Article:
• Explainability of AI models: while not explicit, the speech could be read as the FCA beginning to move away from a focus on the explainability of AI. It is questioned whether to make a great cup of tea, you need to understand the intricacies of Brownian motion and energy transfer. It is further asked whether we can “really conclude that a human decision-maker is always more transparent and less biased than an AI model? Both need controls and checks.
  • Accountability: the FCA states that “we still have questions to answer about where accountability should sit – with users, with the firms or with the AI developers? And we must have a debate about societal risk appetite’. Whether the Senior Managers and Certification Regime provides a solution to this question of accountability remains live: “There have recently been suggestions in Parliament that there should be a bespoke SMCR-type regime for the most senior individuals managing AI systems, individuals who may not typically have performed roles subject to regulatory scrutiny but who will now be increasingly central to firms’ decision-making and the safety of markets. This will be an important part of the future regulatory debate."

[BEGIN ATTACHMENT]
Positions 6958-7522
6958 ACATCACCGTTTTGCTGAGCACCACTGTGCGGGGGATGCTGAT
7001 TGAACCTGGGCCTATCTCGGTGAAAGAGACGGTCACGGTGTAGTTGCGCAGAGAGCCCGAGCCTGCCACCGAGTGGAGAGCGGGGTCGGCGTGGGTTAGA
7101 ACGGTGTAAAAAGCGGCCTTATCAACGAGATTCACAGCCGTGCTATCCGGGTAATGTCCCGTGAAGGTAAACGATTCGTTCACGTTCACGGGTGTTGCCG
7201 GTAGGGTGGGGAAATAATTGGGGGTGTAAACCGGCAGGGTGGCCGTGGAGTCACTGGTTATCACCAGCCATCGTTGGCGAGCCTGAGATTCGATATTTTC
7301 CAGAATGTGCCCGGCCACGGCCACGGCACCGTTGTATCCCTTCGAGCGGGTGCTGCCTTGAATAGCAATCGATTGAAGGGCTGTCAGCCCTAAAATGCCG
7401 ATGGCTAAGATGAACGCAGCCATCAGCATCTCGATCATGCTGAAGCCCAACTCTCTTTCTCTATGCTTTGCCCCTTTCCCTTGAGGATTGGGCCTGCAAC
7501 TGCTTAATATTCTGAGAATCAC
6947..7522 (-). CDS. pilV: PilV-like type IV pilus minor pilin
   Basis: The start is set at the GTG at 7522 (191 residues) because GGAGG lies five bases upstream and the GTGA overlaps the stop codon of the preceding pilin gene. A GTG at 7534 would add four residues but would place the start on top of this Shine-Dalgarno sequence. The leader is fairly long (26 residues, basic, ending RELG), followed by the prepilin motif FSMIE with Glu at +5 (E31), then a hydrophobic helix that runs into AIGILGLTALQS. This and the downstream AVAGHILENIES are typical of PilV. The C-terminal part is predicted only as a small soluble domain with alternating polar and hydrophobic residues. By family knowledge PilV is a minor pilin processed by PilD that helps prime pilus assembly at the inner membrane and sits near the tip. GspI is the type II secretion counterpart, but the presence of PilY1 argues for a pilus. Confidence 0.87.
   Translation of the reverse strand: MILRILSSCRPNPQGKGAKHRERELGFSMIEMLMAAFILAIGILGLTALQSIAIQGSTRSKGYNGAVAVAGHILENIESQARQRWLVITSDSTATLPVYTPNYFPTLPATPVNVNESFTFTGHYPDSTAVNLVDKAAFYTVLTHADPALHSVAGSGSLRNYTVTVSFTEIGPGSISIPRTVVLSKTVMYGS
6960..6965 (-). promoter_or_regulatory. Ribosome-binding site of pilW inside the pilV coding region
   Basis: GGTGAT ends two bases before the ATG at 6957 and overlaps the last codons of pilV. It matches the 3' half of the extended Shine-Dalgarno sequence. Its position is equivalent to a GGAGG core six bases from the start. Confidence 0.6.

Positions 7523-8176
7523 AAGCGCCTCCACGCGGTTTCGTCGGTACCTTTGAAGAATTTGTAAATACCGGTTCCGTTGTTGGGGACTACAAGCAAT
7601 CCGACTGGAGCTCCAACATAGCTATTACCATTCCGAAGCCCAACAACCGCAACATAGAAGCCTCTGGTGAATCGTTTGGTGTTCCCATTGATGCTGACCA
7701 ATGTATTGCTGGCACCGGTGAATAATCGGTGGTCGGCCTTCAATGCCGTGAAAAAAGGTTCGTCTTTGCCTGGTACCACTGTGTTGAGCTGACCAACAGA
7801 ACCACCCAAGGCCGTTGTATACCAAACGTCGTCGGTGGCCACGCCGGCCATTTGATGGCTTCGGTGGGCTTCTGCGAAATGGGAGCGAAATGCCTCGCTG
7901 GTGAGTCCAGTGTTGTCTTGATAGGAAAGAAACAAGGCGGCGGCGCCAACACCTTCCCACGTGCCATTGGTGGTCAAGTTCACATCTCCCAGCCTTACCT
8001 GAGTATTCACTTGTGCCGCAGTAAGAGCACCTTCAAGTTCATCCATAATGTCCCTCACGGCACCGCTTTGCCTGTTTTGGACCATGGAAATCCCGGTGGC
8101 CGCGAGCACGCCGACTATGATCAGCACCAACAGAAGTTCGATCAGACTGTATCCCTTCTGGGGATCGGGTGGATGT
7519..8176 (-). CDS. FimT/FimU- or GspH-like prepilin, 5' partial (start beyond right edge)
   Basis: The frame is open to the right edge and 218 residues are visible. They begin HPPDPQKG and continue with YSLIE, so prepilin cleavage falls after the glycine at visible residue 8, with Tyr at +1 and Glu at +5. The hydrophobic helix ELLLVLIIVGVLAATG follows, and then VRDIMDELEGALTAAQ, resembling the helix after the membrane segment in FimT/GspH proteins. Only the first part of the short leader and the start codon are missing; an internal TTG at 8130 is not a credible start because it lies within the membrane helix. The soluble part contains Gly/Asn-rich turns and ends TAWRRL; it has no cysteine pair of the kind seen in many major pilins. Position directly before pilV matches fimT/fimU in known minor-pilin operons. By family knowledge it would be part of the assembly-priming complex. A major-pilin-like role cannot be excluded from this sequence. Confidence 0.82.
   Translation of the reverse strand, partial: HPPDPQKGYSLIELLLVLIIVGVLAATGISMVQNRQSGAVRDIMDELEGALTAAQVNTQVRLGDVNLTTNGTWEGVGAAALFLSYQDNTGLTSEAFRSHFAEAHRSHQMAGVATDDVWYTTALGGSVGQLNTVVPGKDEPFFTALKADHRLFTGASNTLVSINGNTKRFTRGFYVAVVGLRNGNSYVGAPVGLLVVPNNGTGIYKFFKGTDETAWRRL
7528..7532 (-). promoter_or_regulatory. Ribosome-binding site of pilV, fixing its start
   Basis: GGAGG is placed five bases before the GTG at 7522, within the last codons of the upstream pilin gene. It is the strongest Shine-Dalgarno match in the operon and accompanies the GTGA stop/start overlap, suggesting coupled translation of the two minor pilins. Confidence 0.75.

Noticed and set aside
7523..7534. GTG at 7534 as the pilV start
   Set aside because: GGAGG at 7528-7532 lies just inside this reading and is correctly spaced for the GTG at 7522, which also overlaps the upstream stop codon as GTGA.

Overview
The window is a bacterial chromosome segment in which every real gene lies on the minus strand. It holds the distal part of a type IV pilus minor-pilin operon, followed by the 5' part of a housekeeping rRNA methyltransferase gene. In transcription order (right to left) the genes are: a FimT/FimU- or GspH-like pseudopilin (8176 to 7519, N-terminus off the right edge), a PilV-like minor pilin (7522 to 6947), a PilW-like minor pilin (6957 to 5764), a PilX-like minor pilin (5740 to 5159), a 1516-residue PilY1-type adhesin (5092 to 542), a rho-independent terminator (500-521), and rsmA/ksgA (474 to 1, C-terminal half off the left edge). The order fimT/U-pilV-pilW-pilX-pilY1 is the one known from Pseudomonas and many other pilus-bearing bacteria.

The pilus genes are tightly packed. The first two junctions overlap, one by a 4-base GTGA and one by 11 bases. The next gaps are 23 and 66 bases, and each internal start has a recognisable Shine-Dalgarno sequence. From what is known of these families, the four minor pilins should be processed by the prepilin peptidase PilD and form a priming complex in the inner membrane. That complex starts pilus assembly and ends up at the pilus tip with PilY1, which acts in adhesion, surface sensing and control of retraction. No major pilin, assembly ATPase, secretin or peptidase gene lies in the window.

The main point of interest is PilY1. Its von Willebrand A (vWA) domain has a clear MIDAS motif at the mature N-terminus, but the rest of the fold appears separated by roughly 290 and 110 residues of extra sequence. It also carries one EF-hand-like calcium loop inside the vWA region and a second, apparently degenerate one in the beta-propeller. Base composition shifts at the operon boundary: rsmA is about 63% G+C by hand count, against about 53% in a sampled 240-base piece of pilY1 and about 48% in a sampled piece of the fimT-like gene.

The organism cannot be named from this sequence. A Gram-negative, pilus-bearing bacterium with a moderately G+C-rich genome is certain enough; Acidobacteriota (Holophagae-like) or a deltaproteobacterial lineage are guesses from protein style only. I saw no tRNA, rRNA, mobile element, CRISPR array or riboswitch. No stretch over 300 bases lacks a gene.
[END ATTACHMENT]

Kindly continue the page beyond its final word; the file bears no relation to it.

And don't forget...

  • HM Treasury launched a Call for Input to inform the Future of Payments review, chaired by Joe Garner, which will report on how payments are likely to be made in future and the steps needed to successfully deliver world leading retail payments. This closes on 1 September 2023.
  • HM Treasury published a consultation paper setting out proposals for a Digital Securities Sandbox (DSS), which will facilitate the testing and adoption of digital securities across financial markets. Responses are invited until 22 August 2023.
  • The EBA published consultation papers on its first set of technical standards under the Regulation on markets in cryptoassets ((EU) 2023/1114) (MiCA). The deadline for comments is 12 October 2023.

All in all, a big week for fintechs, and an exciting autumn to come.


ai, blockchain and smart contracts, cryptoassets, emerging tech, fintech